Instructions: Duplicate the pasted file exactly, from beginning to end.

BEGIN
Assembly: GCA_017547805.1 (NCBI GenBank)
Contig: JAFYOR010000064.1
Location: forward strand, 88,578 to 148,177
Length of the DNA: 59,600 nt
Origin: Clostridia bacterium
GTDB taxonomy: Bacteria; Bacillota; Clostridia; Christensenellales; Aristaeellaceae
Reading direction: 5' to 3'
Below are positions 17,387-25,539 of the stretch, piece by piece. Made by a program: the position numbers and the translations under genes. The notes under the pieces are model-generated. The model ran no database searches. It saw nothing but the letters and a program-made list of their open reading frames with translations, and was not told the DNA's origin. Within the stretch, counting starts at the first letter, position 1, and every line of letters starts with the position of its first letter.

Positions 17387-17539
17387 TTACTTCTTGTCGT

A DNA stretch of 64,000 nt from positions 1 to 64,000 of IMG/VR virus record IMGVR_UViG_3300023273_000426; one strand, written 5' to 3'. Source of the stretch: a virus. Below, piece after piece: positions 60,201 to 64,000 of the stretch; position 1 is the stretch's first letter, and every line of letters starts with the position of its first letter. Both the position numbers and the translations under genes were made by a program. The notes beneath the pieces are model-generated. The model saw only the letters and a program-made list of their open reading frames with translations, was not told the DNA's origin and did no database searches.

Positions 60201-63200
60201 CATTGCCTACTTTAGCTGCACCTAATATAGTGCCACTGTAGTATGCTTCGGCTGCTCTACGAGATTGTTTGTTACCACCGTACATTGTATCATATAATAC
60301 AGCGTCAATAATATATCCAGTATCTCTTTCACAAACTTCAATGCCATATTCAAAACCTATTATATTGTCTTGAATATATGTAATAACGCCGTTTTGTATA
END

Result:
Assembly: GCA_017547805.1 (NCBI GenBank)
Contig: JAFYOR010000064.1
Location: forward strand, 88,578 to 148,177
Length of the DNA: 59,600 nt
Origin: Clostridia bacterium
GTDB taxonomy: Bacteria; Bacillota; Clostridia; Christensenellales; Aristaeellaceae
Reading direction: 5' to 3'
Below are positions 17,387-25,539 of the stretch, piece by piece. Made by a program: the position numbers and the translations under genes. The notes under the pieces are model-generated. The model ran no database searches. It saw nothing but the letters and a program-made list of their open reading frames with translations, and was not told the DNA's origin. Within the stretch, counting starts at the first letter, position 1, and every line of letters starts with the position of its first letter.

Positions 17387-17539
17387 TTACTTCTTGTCGT

A DNA stretch of 64,000 nt from positions 1 to 64,000 of IMG/VR virus record IMGVR_UViG_3300023273_000426; one strand, written 5' to 3'. Source of the stretch: a virus. Below, piece after piece: positions 60,201 to 64,000 of the stretch; position 1 is the stretch's first letter, and every line of letters starts with the position of its first letter. Both the position numbers and the translations under genes were made by a program. The notes beneath the pieces are model-generated. The model saw only the letters and a program-made list of their open reading frames with translations, was not told the DNA's origin and did no database searches.

Positions 60201-63200
60201 CATTGCCTACTTTAGCTGCACCTAATATAGTGCCACTGTAGTATGCTTCGGCTGCTCTACGAGATTGTTTGTTACCACCGTACATTGTATCATATAATAC
60301 AGCGTCAATAATATATCCAGTATCTCTTTCACAAACTTCAATGCCATATTCAAAACCTATTATATTGTCTTGAATATATGTAATAACGCCGTTTTGTATA